GLBP: GLBP is Gateway Load balancing Protocol which provide the first hop redundancy along with multiple load balancing method for IP packets. It allows a group of routers to share IP traffic load on default gateway on LAN.
GLBP performs a similar function to the Hot Standby Redundancy Protocol (HSRP) and the Virtual Router Redundancy Protocol (VRRP) but with little difference.
In GLBP, It involves the two or more group of routers to acts as default gateway, these group of router has same virtual gateway IP address.
GLBP also provides load balancing method by multiple routers (gateways) using a single virtual IP address and multiple virtual MAC addresses.
GLBP load balances the traffic among all routers who are in a group instead of allowing a single router to handle the whole load while the other routers remain idle. You should configure each host with the same virtual IP address, and all routers in the virtual group participate in forwarding packets. GLBP members communicate between each other using periodic hello messages.
In GLBP to provide first hop redundancy and Load balancing, it uses following components:
- AVG (Active Virtual Gateway)
- AFG (Active Forwarded Gateway)
Active Virtual Gateway: Active Virtual Gateway is elected which has highest priority and if the priority is same then highest real IP address becomes the AVG. Once AVG is active it assigns a virtual MAC address to each member of the GLBP group and each member is the active virtual forwarder (AVF) for its assigned virtual MAC address, forwarding packets sent to its assigned virtual MAC address.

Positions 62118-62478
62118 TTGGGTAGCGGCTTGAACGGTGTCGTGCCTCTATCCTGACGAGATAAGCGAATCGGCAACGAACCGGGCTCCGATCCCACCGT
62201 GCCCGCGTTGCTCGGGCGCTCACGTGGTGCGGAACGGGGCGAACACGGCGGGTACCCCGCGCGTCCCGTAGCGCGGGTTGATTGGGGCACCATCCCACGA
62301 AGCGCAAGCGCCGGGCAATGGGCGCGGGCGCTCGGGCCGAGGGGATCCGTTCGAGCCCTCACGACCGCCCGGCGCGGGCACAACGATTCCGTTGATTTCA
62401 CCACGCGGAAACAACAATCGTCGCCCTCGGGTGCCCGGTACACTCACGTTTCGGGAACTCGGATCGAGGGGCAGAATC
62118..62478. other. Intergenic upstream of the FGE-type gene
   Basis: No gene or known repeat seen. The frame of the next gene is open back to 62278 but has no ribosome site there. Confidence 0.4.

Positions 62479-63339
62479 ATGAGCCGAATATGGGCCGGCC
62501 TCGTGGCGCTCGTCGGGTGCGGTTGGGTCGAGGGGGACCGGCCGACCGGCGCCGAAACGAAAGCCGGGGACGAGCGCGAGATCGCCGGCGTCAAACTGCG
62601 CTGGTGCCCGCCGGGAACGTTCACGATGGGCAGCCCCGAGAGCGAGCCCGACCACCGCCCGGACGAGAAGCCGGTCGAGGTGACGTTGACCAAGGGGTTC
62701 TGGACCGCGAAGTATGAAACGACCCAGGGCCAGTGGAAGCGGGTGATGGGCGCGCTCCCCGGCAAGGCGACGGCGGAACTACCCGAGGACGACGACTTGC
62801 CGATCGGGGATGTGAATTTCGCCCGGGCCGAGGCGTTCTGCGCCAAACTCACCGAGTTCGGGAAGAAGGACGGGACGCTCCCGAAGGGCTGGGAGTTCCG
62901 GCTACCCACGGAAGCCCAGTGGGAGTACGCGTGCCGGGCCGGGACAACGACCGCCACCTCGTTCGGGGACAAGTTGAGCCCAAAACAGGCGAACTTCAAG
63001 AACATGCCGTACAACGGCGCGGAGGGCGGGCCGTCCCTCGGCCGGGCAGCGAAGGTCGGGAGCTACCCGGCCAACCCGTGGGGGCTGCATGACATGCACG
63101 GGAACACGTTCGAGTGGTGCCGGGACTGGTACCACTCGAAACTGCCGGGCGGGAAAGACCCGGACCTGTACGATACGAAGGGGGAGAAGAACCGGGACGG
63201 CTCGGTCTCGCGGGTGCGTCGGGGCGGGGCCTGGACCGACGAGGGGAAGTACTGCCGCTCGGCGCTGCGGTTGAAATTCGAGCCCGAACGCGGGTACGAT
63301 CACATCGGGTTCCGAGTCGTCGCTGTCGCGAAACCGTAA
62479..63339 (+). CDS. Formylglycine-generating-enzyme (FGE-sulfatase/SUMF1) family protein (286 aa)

A member in a group can be in the active, standby, or listen state. GLBP uses a priority algorithm to elect one gateway as the AVG and elect another gateway as the standby virtual gateway. The remaining gateways go into the listen state.
The AVG also answers Address Resolution Protocol (ARP) requests for the virtual IP address. Load sharing is achieved when the AVG replies to the ARP requests with different virtual MAC addresses.
As soon as GLBP group member discovers the AVG by hello message, they request for virtual MAC address for same IP address acting as Gateway.
The AVG assigns the next MAC address based on the load-balancing algorithm selected. A gateway that is assigned with a virtual MAC address by the AVG is the primary virtual forwarder. The other members of the GLBP group that learn the virtual MAC addresses from hello messages are secondary virtual forwarders.
AFG (Active Forwarded Gateway)
In GLBP, As AVG redundancy is used same way AFG redundancy is done. If the AVF fails, a secondary virtual forwarder in the listen state assumes responsibility for the virtual MAC address. This secondary virtual forwarder is also a primary virtual forwarder for a different virtual MAC address. GLBP migrates hosts away from the old virtual MAC address of the failed AVF, using the following two timers:
- Redirect timer—specifies the interval during which the AVG continues to redirect hosts to the old virtual MAC address. When the redirect time expires, the AVG stops using the old virtual MAC address in ARP replies, although the secondary virtual forwarder continues to forward packets that were sent to the old virtual MAC address.
- Secondary hold timer—specifies the interval during which the virtual MAC address is valid. When the secondary hold time expires, GLBP removes the virtual MAC address from all gateways in the GLBP group and load balances the traffic over the remaining AVFs. The expired virtual MAC address becomes eligible for reassignment by the AVG.